Do-it-yourself coffee brewing is a skill I believe every coffee enthusiast should learn. If you’re willing to spend unjustifiable amounts of money, torture your body and ultimately devolve into a hopeless caffeine fiend, then you might as well do so in the best way possible, right?
This begs the question: What makes a good cup of coffee? Some might say a grande, half caramel, half vanilla latte with nonfat milk and caramel drizzle on top from Starbucks. Others prefer a good old cup of boiling water with instant powder. These are valid options, yes, but what if I told you that there’s a cheaper and tastier route to acquire your daily caffeine fix?
Embarking on your coffee making journey may sound daunting as there truly are endless options for the types of coffee you can make. French press? Moka pot? AeroPress? Espresso machine? Siphon coffee? Not to mention the varieties of coffee beans you can purchase. But don’t fret, the Clog is here to simplify the whole process.
Off the bat, as a beginner, you should start off with pour-over coffees and a French press. Both of these methods simply involve pouring boiling water from your pot onto the coffee grounds (although the French press has a few extra steps). They are intuitive, affordable and have the potential to produce smooth and subtle coffee without the unwanted acidity and bitterness.
Did I mention that they’re also fun? Sure, it’s convenient to wake up in the morning and pop a K-Cup in your Keurig, but where’s the intrigue of the art of coffee brewing? Using a French press or pour-over coffee maker allows you an opportunity to practice mindfulness in the morning by focusing on the simple task of brewing your own cup of coffee. Such a task mingled with the caffeine from the coffee can make for a good way to wake yourself up when it’s early — and who doesn’t like the smell of a freshly brewed cup of joe? However, I will refer you to YouTube for proper brewing methods to avoid any confusion.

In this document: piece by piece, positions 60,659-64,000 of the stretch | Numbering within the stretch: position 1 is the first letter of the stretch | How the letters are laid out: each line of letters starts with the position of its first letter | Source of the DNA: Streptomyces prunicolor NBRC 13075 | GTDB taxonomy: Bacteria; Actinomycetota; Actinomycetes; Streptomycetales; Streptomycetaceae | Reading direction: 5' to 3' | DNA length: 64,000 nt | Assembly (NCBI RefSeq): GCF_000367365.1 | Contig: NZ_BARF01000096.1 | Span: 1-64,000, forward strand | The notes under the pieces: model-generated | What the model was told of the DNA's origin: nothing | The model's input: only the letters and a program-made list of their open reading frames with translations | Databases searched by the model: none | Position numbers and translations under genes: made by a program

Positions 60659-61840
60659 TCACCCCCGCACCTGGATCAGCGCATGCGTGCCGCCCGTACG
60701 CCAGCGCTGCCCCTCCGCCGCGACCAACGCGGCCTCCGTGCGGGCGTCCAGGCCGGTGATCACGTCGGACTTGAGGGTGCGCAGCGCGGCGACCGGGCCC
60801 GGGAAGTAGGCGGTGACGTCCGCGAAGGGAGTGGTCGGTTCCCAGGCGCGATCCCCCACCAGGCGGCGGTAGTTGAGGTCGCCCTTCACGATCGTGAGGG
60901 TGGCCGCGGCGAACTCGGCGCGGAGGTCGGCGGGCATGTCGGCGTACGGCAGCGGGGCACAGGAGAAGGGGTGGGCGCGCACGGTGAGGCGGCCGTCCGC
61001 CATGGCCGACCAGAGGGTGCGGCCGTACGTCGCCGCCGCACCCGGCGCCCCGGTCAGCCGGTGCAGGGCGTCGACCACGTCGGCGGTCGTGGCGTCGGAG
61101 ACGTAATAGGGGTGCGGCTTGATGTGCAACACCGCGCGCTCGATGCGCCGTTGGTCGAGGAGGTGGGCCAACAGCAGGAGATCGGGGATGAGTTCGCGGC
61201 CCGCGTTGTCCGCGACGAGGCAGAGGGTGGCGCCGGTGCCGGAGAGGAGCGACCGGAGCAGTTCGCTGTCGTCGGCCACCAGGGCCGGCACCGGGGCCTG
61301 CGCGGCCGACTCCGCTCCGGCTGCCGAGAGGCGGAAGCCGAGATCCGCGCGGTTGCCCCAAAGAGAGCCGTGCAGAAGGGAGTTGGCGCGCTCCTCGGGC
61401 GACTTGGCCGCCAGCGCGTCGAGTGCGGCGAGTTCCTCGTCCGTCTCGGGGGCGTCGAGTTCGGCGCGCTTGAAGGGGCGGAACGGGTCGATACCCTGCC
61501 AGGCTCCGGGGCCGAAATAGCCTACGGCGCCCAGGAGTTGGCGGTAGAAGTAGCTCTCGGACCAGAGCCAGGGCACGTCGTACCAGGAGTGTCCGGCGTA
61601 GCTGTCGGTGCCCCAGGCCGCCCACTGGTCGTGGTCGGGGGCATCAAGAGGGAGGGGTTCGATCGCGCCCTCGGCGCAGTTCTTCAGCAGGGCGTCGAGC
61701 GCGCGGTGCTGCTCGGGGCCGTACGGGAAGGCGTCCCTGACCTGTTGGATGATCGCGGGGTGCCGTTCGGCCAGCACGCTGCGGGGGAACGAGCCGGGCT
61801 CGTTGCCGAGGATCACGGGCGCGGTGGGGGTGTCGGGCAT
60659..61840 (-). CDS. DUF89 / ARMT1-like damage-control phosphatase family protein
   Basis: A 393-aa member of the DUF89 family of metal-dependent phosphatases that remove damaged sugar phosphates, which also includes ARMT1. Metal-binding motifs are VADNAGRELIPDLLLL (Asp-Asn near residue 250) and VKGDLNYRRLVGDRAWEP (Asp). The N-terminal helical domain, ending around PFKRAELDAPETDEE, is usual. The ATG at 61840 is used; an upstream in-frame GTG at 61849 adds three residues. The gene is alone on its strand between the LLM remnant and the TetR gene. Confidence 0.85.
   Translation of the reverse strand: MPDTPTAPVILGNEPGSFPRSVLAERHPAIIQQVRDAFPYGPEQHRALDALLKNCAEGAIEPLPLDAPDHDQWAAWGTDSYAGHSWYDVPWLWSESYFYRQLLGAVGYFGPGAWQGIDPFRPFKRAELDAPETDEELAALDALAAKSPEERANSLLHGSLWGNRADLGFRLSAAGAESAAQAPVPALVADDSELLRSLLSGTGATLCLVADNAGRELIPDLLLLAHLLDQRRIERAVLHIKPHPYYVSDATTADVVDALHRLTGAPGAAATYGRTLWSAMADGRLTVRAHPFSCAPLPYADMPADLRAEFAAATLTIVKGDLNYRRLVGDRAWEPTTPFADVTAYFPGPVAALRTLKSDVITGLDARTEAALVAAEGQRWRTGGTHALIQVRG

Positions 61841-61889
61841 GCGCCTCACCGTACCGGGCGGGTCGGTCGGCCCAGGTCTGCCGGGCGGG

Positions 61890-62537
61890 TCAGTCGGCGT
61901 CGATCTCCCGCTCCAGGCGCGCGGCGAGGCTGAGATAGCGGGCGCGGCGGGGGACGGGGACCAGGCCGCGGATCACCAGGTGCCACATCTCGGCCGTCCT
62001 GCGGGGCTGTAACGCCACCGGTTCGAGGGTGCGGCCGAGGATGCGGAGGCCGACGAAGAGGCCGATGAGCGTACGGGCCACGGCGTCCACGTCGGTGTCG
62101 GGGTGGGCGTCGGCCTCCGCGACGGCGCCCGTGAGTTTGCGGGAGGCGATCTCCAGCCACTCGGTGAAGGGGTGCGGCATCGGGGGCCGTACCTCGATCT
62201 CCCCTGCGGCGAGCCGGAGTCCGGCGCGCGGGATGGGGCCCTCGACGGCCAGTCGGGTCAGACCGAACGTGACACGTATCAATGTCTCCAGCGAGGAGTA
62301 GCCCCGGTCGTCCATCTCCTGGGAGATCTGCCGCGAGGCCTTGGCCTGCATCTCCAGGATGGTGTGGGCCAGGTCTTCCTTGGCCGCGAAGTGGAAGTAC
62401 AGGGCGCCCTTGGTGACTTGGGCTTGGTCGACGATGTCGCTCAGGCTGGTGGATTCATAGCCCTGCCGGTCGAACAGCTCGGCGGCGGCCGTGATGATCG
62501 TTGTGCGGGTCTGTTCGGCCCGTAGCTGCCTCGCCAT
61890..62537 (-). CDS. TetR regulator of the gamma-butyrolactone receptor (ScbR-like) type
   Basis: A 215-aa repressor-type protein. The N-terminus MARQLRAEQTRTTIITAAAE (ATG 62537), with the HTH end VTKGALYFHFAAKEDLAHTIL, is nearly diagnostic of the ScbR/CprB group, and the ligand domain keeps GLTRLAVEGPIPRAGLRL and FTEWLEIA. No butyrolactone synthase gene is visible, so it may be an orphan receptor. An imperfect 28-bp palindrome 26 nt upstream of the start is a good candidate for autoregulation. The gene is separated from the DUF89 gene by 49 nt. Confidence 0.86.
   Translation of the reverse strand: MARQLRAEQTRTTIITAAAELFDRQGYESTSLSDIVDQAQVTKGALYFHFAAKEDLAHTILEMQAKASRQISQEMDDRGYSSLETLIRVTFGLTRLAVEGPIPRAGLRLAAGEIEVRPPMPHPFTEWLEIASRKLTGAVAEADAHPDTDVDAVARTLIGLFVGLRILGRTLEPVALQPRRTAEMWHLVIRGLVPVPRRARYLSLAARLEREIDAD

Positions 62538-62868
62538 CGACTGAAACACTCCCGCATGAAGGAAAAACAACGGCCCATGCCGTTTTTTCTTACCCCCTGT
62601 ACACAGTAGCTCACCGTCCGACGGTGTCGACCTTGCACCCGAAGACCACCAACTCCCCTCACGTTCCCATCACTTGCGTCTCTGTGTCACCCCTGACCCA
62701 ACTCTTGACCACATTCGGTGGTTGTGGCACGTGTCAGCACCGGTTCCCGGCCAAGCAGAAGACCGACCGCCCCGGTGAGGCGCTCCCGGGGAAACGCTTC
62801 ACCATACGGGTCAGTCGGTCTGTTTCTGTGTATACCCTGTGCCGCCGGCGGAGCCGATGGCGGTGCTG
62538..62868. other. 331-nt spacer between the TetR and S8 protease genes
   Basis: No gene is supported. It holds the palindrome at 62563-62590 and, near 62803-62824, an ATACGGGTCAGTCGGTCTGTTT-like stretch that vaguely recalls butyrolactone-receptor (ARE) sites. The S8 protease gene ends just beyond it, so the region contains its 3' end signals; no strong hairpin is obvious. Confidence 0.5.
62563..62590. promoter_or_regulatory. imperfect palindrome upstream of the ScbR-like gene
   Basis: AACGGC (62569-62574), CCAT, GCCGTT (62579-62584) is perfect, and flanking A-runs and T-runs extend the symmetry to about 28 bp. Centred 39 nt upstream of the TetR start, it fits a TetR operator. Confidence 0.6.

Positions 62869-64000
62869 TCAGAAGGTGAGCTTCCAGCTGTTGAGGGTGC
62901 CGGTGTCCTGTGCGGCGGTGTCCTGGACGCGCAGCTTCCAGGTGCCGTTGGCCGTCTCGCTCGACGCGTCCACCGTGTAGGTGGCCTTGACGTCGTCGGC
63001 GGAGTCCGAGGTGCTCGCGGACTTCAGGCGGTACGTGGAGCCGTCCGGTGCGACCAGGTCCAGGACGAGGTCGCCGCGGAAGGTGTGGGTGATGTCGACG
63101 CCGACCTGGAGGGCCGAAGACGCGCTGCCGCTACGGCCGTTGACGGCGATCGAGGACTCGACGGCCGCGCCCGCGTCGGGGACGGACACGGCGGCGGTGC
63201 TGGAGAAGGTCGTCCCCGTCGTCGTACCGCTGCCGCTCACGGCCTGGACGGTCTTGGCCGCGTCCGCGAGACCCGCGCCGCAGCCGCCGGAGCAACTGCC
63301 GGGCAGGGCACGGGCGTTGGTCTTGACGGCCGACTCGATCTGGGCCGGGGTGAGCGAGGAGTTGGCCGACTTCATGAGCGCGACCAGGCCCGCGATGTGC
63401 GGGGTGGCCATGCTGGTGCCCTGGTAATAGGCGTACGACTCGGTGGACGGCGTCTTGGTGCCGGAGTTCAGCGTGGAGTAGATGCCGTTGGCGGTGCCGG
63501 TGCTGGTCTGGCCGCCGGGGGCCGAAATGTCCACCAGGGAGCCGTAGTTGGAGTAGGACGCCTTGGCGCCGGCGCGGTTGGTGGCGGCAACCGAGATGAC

Next up is the question of what coffee to buy. It’s simple: If you like strong and deep notes, opt for a dark to medium roast. If you prefer a lighter flavor, then you may want to stick to lighter roasts. Don’t worry about grinding your own coffee for now; buy some of the pre-ground, store-bought stuff. Though it can’t beat the taste from grinding your own coffee beans, there are still many tasty options out there for you to peruse until you progress your way into being able to grind your own beans.
As you start your coffee making journey, remember to enjoy the process — and take it slow. Just like with any new project or hobby, expect initial failure, learn from it and try to have some fun along the way. For now, add some milk or creamer and a drizzle of caramel to your cup of coffee and reserve time in the future to smooth out the finer details of the coffee making craft. Good luck, and enjoy!